As I wrote a few weeks ago, Fantex plans on paying dividends, assuming a player's checks are coming in. The company told me it reserves the right not to, but its goal is to, "pay out a minimum of 20% or greater of available funds as dividends." 

Scenario A
This was my best-case scenario. If Manuel can sign a contract equal to the annual average of the NFL's top 50 QBs ($6.9 million) when he becomes a free agent in 2017, the value of Fantex's investment will break even in his eighth year, his age-30 season. This is illustrated above, and assumes his endorsements are excellent at $2 million a year. As is also shown, there's a bit more upside if Fantex pays a dividend rate of 40% instead of 20%.

Scenario B
In this scenario, Manuel's contract is still assumed to be the average of the NFL's top 50 QBs, but his endorsements are estimated to be much lower at $300,000 per season. The upside shrinks, but because on-field income would remain high, the investment breaks even in the ninth year. Again, notice the slight difference depending on the dividend rate.

Scenario C
Lastly, Scenario C is what investors can expect if Manuel signs a long-term contract equal to the total NFL QB average ($3.8 million), which includes all backups. In addition to a cheaper deal, this scenario also assumes Manuel can't improve his endorsement value significantly over time.

The X-factor
There is an X-factor here, though. Do you recall the Price-to-Brand Value ratio I mentioned above? If -- and this is a big if -- investors value players at a multiple of their underlying brand value, there's more upside potential. Here's what Manuel's valuation does if his stock trades at a P/BV of 2.0 instead of 1.0.


Contract data from Spotrac. Estimates and graphs compiled by author. Assumes rookie signing bonus is spread evenly among first four years, and uses an inflation rate of 2.5% to estimate contract value. Horizontal axis in years, in terms of Manuel's career.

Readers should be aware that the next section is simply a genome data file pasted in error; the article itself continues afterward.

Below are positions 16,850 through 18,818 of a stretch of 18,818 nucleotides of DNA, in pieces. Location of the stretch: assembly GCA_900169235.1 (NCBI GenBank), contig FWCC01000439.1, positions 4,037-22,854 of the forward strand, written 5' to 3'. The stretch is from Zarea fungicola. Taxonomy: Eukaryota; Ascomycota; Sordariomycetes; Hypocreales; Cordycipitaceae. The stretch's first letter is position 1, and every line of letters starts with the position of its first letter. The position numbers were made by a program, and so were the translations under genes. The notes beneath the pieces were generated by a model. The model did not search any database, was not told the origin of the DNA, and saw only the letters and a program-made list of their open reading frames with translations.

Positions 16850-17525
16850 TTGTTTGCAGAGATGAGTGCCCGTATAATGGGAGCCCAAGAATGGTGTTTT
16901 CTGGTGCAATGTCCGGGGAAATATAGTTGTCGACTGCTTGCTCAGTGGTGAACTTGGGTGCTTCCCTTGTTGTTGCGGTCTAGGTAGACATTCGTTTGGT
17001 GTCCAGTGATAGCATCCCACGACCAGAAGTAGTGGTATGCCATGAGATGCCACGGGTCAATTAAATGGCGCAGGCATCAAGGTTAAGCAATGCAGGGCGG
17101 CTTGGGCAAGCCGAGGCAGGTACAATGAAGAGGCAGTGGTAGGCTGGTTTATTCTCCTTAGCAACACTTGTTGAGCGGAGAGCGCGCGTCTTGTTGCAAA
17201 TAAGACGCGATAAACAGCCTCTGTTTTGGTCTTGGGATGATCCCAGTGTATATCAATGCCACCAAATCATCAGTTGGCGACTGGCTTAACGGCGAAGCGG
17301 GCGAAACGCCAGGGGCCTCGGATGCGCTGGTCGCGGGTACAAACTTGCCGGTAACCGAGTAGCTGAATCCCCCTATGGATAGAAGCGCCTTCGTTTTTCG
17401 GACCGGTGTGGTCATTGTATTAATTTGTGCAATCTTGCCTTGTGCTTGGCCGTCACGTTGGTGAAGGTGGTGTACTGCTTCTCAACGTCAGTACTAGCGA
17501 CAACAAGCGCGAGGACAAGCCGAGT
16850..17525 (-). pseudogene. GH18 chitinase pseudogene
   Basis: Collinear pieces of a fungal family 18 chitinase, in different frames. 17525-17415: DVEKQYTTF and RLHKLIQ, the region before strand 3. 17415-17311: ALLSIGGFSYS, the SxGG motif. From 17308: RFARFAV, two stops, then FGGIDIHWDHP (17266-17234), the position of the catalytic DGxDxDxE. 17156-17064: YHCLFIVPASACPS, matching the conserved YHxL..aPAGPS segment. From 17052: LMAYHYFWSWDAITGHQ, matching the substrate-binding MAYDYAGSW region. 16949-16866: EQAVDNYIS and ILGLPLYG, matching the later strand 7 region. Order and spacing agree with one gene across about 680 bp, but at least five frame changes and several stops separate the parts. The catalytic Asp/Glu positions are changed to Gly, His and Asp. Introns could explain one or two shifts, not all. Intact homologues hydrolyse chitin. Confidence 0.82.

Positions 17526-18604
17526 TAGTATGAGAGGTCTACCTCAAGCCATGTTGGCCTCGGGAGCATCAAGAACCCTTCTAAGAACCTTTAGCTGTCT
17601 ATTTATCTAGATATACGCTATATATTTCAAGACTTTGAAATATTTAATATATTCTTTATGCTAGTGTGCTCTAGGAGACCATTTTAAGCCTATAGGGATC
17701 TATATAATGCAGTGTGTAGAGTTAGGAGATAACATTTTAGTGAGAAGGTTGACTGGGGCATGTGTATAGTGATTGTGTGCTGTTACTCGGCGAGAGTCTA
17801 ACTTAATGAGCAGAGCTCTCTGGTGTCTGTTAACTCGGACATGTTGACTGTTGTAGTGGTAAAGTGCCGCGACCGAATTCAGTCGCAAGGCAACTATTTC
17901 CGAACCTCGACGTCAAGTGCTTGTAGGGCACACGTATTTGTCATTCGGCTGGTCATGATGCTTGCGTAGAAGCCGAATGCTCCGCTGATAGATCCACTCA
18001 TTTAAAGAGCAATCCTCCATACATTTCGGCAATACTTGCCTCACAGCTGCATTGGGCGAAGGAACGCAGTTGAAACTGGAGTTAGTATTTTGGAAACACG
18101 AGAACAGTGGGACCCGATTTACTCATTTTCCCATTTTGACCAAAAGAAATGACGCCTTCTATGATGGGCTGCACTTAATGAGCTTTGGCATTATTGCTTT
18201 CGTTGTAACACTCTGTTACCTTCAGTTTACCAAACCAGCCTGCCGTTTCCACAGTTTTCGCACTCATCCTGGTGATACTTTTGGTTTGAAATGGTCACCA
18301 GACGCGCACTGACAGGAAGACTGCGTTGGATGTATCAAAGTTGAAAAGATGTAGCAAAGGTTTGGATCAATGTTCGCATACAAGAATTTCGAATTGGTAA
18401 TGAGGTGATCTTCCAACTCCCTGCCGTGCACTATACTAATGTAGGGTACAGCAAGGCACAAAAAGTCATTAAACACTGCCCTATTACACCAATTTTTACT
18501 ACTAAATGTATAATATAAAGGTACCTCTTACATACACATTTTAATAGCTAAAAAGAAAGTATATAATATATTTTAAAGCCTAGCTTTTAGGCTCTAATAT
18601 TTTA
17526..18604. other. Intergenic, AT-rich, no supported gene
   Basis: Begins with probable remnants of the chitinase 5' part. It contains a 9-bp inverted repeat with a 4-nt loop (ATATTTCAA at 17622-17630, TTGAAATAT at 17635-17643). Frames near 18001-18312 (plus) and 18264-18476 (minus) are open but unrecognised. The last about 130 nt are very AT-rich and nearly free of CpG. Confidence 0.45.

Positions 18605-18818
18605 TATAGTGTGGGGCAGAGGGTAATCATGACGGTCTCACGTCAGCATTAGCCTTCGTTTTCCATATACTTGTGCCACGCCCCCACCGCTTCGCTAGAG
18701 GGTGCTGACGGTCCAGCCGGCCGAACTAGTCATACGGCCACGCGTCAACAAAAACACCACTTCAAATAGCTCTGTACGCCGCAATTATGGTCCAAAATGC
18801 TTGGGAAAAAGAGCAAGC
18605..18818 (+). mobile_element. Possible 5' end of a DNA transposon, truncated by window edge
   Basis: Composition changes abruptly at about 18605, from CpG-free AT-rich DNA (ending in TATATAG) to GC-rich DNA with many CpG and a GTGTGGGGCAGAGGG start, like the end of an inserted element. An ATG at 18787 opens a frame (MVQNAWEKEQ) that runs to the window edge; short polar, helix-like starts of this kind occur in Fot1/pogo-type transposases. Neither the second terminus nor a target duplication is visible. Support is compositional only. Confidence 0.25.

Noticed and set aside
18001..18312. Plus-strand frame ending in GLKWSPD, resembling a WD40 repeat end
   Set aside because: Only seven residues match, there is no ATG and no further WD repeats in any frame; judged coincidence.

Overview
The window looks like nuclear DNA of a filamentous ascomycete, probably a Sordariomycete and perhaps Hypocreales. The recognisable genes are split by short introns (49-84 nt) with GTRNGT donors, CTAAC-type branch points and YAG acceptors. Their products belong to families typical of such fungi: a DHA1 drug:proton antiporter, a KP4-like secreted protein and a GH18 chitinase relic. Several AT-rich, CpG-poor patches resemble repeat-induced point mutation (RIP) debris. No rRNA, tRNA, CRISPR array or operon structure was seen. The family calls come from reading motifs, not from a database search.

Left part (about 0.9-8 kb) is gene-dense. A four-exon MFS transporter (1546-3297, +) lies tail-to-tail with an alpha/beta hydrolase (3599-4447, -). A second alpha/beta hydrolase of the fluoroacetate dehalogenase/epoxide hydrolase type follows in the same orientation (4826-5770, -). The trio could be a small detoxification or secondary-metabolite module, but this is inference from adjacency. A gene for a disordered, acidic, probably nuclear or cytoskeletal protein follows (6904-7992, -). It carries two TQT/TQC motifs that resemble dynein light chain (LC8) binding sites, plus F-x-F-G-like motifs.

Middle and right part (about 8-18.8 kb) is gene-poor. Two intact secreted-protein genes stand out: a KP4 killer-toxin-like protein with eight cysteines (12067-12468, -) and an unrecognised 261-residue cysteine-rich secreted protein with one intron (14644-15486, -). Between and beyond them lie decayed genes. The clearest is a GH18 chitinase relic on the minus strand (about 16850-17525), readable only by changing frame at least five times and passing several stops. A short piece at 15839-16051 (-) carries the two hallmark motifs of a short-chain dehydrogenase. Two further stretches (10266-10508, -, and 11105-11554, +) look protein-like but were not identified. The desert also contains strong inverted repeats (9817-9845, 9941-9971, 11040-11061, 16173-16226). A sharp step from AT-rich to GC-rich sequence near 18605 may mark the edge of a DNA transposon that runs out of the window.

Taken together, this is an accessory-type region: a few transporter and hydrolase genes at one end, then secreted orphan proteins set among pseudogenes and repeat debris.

If this were to happen, the break-even point occurs much sooner, and the estimated return (in Scenario A) nears 200% in Manuel's tenth year, his age-32 season. In this scenario, a career through at least the age of 30 would theoretically double any investment in Manuel's Fantex stock. Again, a lower contract or fewer endorsements decreases the upside, and the dividend rate will affect the return.

Remember, because Manuel is a very young player, he theoretically deserves a higher P/BV ratio than an older veteran, like Vernon Davis. If investors believe he warrants a P/BV of 3.0 or 4.0, the estimated return increases even further.

The future
At the end of the day, I'm bullish on E.J. Manuel, much more so than someone like Davis. Manuel has youth on his side, and according to The Buffalo News, Bills head coach Doug Marrone says the team is "excited about" Manuel's development, adding, "when he was in there, with the lack of time that we had, there were things that he did very well."

Manuel missed six games as a rookie, and it's possible that with more practice time and mentorship, he could become a dual-threat QB in the same class as Colin Kaepernick and Robert Griffin III. The Daunte Culpepper comparisons -- due to his size, arm, and ability to throw on the move -- are also justified from the game film I've seen.

Manuel's college success and draft positioning warrant at least a couple more years of development time, and with the Bills, that likely means it will be as a starter. While the risks of injury and ineffectiveness remain, I like the value present in E.J. Manuel's eventual IPO. 

Keep the Barry Sanders Clause (it might exist in the future) in mind: Any athlete's past performance is no guarantee of future results, so invest at your own risk.